Model Driven Architecture(MDA) is an approach to model-driven, generative software development. The MDA architecture was published as a standard by the Object Management Group( OMG) back in 2001 with the aim of combining all the results known to date about models, modeling and transformation - supplemented by other standards - into an official specification for MDA. Models are at the center of the MDA paradigm.
Thus it is the goal of the MDA architecture to represent the entire process of the production of software and with all its layers in models, so that the software can be produced even to a high portion generatively - i.e. over the transformation of models. An important side effect are the transformers developing thereby, which - if they are then completely present - a high reusability and maintainability of the program code generated in such a way ensure. In contrast to earlier approaches of the modeling all development levels - from the requirement analysis up to the implementation of the target system - are included by the MDA. Thus the process of the software development is to be altogether more efficient, more favorable regarding the costs and in a higher quality representable.
The concept of the Model Driven Architecture
The central concept of MDA consists in the separation of functional as well as technical aspects in the form of platform-independent models( PIM) and specific models( PSM), which are aligned to the respective platform and can thus both be reused independently of each other. The independence of models from a specific platform is an important argument for their reusability. Therefore, the future specification of standards in connection with the MDA architecture by the OMG is aimed at developing specifications for a universally valid definition of platforms. Frameworks such as OpenArchitectureWare are also frequently used for the automated processing of models. In addition, MDA is regarded as a further step in the direction of so-called requirements-driven software development, since the technical aspects are already separated as far as possible from the content (also semantic) aspects when applying the MDA architecture.
The basis of model-driven software development is the realization that models are important artifacts in the software development process. Thereby models are always context-related abstractions. The MDA concept now consists of generating a model for the ultimate target platform (PSM) from a very general, platform-independent model (PIM). A basic mechanism of MDA is the model transformation. First, the model-to-model transformation takes place, which derives a platform-specific model from the domain-oriented specification. Only then is the intended code generation for the respective platform realized. Accordingly, the MDA principle is based on successive models, which are explained briefly below:
Computation Independent Model (CIM) Here, the requirements of an application are summarized in a formal specification, which is independent of the realization of the system. The goal here is to describe the tasks of a system in its environment, so that CIM model is also frequently called domain or business model. Usually a glossary of the vocabulary for the corresponding domain is also connected with it. Here, diagrams of the Unified Modeling Language (UML2) such as activity, class or use case diagrams can already be used for notation.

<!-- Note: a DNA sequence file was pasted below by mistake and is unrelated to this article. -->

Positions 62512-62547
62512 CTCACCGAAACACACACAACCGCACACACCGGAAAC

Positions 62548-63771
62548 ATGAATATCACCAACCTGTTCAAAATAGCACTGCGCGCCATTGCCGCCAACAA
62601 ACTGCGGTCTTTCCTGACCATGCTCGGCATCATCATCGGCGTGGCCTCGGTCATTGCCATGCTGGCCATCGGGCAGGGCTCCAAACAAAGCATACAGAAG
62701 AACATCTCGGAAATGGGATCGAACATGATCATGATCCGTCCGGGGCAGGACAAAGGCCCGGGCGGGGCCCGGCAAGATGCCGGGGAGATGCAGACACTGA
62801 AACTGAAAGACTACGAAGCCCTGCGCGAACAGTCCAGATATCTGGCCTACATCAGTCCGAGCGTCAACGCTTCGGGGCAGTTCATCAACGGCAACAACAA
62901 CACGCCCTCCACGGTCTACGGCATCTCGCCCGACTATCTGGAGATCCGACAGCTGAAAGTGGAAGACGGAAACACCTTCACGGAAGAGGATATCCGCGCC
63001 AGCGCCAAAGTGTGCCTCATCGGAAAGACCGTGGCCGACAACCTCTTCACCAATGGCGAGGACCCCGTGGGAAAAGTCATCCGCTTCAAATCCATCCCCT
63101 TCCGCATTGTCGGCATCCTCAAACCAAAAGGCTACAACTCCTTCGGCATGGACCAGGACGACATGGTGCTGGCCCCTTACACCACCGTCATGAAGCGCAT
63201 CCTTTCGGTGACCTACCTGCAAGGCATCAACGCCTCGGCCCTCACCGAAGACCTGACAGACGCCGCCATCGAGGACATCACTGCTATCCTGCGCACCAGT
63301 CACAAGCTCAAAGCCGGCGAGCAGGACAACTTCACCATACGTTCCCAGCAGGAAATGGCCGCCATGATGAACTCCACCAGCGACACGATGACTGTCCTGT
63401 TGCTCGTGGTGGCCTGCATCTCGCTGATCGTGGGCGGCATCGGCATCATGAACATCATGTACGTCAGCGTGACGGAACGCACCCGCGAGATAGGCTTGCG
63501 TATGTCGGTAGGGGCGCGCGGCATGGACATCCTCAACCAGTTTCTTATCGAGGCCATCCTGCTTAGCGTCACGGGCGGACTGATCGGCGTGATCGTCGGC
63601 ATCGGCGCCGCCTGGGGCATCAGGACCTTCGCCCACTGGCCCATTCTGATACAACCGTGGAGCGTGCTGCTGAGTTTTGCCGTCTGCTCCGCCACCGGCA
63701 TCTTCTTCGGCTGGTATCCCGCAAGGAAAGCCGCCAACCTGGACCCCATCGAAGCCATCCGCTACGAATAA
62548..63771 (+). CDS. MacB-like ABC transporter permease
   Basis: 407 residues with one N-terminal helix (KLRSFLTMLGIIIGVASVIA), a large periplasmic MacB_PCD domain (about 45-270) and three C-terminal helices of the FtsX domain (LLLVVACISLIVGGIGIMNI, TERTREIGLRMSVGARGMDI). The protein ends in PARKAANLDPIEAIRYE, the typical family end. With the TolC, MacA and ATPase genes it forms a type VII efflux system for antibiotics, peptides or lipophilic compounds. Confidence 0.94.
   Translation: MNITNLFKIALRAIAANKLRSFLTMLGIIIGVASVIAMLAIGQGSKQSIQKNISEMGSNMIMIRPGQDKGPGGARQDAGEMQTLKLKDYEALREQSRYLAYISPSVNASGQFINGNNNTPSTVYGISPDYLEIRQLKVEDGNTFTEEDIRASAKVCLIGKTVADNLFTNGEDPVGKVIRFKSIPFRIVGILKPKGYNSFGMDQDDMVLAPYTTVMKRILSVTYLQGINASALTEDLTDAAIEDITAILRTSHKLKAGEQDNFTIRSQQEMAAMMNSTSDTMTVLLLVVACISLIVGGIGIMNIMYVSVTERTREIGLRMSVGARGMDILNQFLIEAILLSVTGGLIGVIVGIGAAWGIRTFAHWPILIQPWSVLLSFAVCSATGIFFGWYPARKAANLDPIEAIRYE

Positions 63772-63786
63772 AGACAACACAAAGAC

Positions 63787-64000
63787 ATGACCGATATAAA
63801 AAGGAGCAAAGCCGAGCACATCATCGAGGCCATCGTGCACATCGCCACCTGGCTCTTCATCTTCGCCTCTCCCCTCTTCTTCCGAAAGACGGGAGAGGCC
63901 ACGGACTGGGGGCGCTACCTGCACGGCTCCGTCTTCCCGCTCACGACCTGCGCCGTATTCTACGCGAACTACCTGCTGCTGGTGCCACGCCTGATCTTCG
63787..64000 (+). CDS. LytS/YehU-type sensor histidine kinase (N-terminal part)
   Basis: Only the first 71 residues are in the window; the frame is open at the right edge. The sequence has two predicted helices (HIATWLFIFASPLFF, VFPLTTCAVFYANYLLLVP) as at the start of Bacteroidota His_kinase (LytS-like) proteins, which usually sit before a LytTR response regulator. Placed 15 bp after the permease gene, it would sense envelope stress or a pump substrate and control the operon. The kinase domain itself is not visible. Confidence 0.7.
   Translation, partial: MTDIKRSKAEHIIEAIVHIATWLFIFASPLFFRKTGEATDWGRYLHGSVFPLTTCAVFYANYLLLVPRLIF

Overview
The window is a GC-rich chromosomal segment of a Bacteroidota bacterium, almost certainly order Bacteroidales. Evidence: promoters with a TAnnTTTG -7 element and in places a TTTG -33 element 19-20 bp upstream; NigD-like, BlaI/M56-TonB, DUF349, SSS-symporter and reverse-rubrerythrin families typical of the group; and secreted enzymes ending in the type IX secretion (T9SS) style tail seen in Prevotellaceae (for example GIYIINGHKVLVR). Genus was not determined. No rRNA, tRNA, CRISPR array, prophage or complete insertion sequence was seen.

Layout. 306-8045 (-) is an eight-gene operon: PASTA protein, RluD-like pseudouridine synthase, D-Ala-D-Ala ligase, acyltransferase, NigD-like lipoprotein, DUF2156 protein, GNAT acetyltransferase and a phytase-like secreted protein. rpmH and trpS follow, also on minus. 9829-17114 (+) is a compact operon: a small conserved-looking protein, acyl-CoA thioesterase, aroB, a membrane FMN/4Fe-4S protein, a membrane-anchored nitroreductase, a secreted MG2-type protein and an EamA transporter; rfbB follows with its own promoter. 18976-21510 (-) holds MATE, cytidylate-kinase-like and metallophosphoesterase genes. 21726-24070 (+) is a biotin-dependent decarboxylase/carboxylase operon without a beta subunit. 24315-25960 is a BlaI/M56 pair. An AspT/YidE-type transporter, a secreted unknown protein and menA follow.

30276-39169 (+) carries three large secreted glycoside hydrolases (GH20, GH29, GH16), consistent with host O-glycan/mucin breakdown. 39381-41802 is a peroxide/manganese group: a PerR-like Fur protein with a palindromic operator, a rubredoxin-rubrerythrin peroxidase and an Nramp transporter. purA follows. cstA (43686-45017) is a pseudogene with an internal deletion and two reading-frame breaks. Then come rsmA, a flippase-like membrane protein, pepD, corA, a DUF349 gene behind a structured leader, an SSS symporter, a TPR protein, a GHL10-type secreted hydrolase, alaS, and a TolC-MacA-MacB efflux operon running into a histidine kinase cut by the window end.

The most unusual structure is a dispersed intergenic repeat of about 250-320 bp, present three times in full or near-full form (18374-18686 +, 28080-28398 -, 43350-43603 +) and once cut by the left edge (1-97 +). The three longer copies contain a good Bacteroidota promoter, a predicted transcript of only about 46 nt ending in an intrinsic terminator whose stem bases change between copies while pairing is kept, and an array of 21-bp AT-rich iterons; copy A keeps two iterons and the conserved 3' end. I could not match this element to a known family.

Platform Independent Model (PIM) This refers to an abstract model that is independent of the technology of the implementation or platform. The PIM model builds on the CIM model and describes the structure and behavior of the planned software system. The diagrams of UML 2 can again be used for notation.
Platform Model (PM) According to the OMG definition, a platform can be described as a set of technologies that defines functionalities through interfaces and usage patterns. Often a platform is also described as a setup of specific architectures, technologies and functionalities. If an application is based on a platform, the application can access the entire functionality of the platform without having to go into the details of how the functionality is realized by the platform. Generic platforms offer concepts such as objects, inheritance or interfaces. Technological platforms are for example CORBA for distributed and heterogeneous software systems or Java 2 Enterprise edition( J2EE) as component-oriented platform. Manufacturer-specific platforms are established by a high use as for example the BEA WebLogic server or Microsoft . NET. Thus, a Platform Model( PM) always defines the technical concepts and elements of a particular platform, providing elements necessary for modeling a platform-specific software system.
Platform Specific Model (PSM) The PSM extends the general PIM model to include aspects that are purely platform-specific. A platform-specific PSM model can be derived from this PIM model by means of a model transformation, whereby its properties were specified by the platform model (PM). The implementation is then adapted to the properties of the respective target platform. The PSM model can be translated into program code by a model-to-code transformation, since all the information for the automated generation of code has now been brought together in the platform-specific model.